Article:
Nutrition and the ageing brain of dogs and cats

Kimberley May and Dorothy Laflamme, Nestle Purina Petcare, St Louis, Missouri

Ageing causes various physical, metabolic and functional changes in the brain that can negatively affect cognition and produce behavioural signs. Certain nutrients have been shown to be important in maintaining cognition and brain function in older animals while deficiencies in key factors can accelerate brain ageing. The authors review the evidence on the beneficial effects of nutrients such as B vitamins, anti-oxidants, omega-3 fatty acids and various so-called nutraceuticals for the ageing feline and canine brain. They note that while cognitive decline and dysfunction may occur in older pets, neither should be accepted as an inevitable consequence of ageing. Nutritional interventions targeted to address underlying risk factors provide opportunities to slow cognitive decline, mitigate the behavioural signs of cognitive dysfunction and improve quality of life for senior pets.

Journal of the American Veterinary Medical Association 255(11), 1245-1254

Efficacy of imepitoin for the control of noise-induced fear and anxiety in dogs

Odilo Engel and others, Boehringer Ingelheim Vetmedica, Ingelheim am Rhein, Germany

Noise phobia is a common behavioural problem in dogs for which there is a limited range of treatment options. The authors examined the efficacy of the GABAA-receptor agonist imepitoin used in the run up to New Year's Eve fireworks displays in 238 client-owned dogs with noise phobia. A significantly higher proportion of owners in the treatment group reported a good or excellent response compared with the placebo group and therefore imepitoin does effectively control fear and anxiety associated with noise phobia in dogs.

Journal of Veterinary Internal Medicine 33:2675-2684

Outcomes in 49 cases in which canine blood was transfused into cats

Alice Le Gal and others, Royal Veterinary College, Potters Bar

Xenotransfusion of canine blood into cats is a recognised technique in situations where there in no source of compatible feline blood available to treat anaemic patients. The authors describe 49 cases in which cats with anemia due to haemorrhage, haemolytic anaemia, neoplasia, etc were given canine blood. Ten cats died or were euthanased within 24 hours, while 18 survived for a week and 15 were still alive more than six months later The results show that xenotransfusion of canine packed red cells into cats is feasible but haemolysis should be expected between one and six days after transfusion.

Journal of Small Animal Practice Online 22 December 2019

Postoperative regurgitation in dogs with brachycephalic obstructive airway syndrome

Joy Fenner and others, Dick White Referrals, Six Mile Bottom, Cambridgeshire

Brachycephalic obstructive airway syndrome is a condition which often requires surgery to alleviate its clinical signs. Dogs belonging to BOAS- affected breeds may also be prone to regurgitate stomach contents during and after surgery The authors examined the records of 258 dogs which underwent corrective surgery and found that in 34% of cases, regurgitation occurred in the first 24 hours after surgery The risk of regurgitation was particularly high in younger dogs. There is a need for owners to be counselled on the risks of this postoperative complication.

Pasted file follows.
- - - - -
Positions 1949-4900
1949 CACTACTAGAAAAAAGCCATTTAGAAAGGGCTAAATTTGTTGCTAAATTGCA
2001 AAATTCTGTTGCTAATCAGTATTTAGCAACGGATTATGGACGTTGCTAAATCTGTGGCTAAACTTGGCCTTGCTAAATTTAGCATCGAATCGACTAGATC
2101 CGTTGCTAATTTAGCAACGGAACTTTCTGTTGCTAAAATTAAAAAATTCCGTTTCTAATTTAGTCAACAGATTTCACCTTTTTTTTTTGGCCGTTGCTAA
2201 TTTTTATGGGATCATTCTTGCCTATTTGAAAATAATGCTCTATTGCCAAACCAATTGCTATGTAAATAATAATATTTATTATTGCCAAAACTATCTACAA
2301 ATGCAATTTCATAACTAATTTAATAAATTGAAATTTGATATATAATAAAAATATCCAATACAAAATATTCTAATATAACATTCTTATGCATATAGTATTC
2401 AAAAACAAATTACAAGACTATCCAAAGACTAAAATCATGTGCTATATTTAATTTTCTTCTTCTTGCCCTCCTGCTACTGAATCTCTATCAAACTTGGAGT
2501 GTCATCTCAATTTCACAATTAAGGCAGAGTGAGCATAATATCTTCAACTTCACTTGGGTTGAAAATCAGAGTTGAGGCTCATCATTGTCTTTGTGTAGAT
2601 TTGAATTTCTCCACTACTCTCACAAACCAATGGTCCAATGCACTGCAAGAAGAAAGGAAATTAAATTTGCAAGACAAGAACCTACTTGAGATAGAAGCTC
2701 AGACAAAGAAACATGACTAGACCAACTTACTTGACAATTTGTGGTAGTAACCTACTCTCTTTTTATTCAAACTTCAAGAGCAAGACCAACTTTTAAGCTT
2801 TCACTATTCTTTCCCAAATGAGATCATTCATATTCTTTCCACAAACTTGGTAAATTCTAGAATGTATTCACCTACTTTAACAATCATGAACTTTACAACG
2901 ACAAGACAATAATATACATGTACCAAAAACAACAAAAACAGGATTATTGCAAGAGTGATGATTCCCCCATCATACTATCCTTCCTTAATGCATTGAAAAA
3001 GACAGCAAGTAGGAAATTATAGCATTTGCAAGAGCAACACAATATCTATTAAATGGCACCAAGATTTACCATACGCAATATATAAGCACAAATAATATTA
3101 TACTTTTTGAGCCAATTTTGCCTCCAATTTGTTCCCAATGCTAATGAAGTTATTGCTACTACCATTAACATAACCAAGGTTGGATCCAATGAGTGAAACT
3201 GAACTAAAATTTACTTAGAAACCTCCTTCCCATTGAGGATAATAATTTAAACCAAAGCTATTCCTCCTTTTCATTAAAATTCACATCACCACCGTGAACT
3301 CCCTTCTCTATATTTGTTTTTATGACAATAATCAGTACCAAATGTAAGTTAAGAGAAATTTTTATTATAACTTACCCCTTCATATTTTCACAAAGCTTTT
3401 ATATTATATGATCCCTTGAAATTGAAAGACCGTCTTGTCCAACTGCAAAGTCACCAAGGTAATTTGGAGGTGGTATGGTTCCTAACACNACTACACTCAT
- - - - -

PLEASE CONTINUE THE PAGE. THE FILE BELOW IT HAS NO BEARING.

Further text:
Veterinary Surgery 49(1), 53-60

Antimicrobial activity of chlorhexidine and acetic acid/ boric acid cleansing wipes

Rebecca Rafferty and others, University of Edinburgh

Antimicrobial wipes have become a popular tool in veterinary practices in efforts to control skin infections in dogs but there is little published data on the in vitro antimicrobial and in vivo residual activity of these products. The authors tested the efficacy of wipes impregnated with chlorhexidine (CHX) or acetic acid/boric acid (ABBA) against a range of common skin pathogens. Although the ABBA products were ineffective, CHX-based wipes showed in vitro activity against methicillin resistant and susceptible Staphylococcus pseudintermedius, Escherichia coli and Malassezia pachyderrnatis. However, none of these products showed residual activity on hair

BMC Veterinary Research 15:382

Assessment of a commercially available blood pressure monitor in dogs

Jeannette Cremer and others, Louisiana State University, Baton Rouge

Equipment may be introduced for use in veterinary practice with limited data available from independent studies on its clinical application. Therefore practitioners may have minimal guidance on which to base their decisions when buying diagnostic technology. The authors investigated a commercially-available oscillometric blood pressure device when compared with a standard invasive blood pressure recorder in awake and anaesthetised dogs. They found that agreement between the two methods was poor and the oscillometric device did not fulfill current US guidelines for this type of equipment.

American Journal of Veterinary Research 80(12), 1067-1073

DOI: 10.1080/17415349.2020.1714169 

Veterinary Nursing Journal • VOL 35 • March 2020 •